whose number is increasing.
The way this is being done, Shlosberg says, is especially disturbing: “First the deputies are called in and warned how to vote. They vote ‘as required,’ and they then in their majority hand over their mandates … They and the residents of the settlements are thus broken on the wheel. We have almost no decisions taken by assembles of citizens or public hearings.”
Olga Molyarenko, a Moscow specialist on local administration, says that “unfortunately, this is a nearly universal practice.” And she notes that officials and people in many areas are now referring to the new system as demokratura, that is, a combination of democracy for show but dictatorship in practice.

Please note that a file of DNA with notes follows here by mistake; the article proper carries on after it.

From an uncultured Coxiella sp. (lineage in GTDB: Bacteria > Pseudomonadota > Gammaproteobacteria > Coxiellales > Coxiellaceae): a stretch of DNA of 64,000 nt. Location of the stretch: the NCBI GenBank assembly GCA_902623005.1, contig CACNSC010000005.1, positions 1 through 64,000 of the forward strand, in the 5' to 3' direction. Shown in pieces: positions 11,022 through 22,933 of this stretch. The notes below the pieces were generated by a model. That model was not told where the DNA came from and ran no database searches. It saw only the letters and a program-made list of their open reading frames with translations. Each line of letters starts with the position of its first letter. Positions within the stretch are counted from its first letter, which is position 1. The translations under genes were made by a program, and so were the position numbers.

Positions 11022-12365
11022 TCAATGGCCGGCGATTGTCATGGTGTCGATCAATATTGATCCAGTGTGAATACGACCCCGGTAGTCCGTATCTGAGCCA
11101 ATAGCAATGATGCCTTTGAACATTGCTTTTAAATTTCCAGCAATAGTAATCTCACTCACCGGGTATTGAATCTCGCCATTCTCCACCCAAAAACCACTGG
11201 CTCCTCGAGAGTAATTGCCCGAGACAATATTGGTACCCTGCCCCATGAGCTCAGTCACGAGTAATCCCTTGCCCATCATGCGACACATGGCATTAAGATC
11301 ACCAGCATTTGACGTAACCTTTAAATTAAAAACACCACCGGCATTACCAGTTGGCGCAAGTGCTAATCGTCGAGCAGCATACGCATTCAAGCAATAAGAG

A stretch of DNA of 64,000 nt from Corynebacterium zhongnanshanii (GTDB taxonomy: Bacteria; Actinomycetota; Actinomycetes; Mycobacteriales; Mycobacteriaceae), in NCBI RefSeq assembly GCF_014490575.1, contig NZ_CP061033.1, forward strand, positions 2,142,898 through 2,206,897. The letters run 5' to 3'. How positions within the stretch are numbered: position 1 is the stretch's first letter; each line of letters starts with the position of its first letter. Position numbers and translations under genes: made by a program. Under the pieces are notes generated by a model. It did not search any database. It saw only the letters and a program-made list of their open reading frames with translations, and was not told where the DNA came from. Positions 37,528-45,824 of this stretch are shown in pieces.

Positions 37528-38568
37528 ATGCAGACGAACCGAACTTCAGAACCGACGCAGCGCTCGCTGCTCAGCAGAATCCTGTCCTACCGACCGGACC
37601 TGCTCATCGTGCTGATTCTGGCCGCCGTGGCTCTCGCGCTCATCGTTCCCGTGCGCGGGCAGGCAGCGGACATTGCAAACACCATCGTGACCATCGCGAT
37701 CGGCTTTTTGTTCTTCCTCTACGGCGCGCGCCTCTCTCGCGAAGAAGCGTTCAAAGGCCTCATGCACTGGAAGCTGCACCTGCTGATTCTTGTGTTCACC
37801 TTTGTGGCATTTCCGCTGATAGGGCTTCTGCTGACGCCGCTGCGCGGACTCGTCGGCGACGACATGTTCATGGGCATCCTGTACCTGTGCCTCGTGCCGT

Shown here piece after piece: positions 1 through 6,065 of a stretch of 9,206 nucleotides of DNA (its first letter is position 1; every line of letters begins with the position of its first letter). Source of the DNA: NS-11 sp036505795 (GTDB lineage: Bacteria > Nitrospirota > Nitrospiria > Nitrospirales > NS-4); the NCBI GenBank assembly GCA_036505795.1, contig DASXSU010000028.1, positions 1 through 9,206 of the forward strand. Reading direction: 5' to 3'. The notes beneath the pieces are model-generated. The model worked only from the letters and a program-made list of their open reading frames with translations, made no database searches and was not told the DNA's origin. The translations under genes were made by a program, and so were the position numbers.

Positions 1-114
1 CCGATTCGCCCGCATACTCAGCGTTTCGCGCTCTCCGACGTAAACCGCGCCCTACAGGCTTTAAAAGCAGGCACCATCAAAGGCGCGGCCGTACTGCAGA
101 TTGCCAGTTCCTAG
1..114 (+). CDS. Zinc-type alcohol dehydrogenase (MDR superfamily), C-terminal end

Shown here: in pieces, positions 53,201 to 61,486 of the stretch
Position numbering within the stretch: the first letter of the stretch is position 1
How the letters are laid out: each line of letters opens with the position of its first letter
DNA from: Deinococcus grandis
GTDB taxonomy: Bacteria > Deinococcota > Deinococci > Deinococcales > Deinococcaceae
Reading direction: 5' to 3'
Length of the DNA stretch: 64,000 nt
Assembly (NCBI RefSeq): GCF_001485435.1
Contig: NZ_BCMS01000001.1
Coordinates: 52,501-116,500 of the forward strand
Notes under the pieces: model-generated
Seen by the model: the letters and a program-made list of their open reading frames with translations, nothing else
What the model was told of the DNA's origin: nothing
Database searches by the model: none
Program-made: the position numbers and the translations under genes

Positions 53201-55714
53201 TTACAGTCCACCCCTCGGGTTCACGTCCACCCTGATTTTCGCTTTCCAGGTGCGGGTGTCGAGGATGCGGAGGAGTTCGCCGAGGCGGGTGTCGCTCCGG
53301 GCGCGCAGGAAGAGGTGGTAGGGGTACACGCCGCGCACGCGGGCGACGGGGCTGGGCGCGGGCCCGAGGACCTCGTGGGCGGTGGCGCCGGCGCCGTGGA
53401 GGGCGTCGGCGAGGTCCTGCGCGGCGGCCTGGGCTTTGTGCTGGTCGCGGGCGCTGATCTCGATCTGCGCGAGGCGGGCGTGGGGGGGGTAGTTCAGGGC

She adds that “all this is leading to the further withering away of villages and the formation of urban conglomerations.” Without local governments and local budgets to hold them in the villages, people there will have no choice but to flee to the cities, leaving the countryside vacant and threatening further demographic and democratic decline.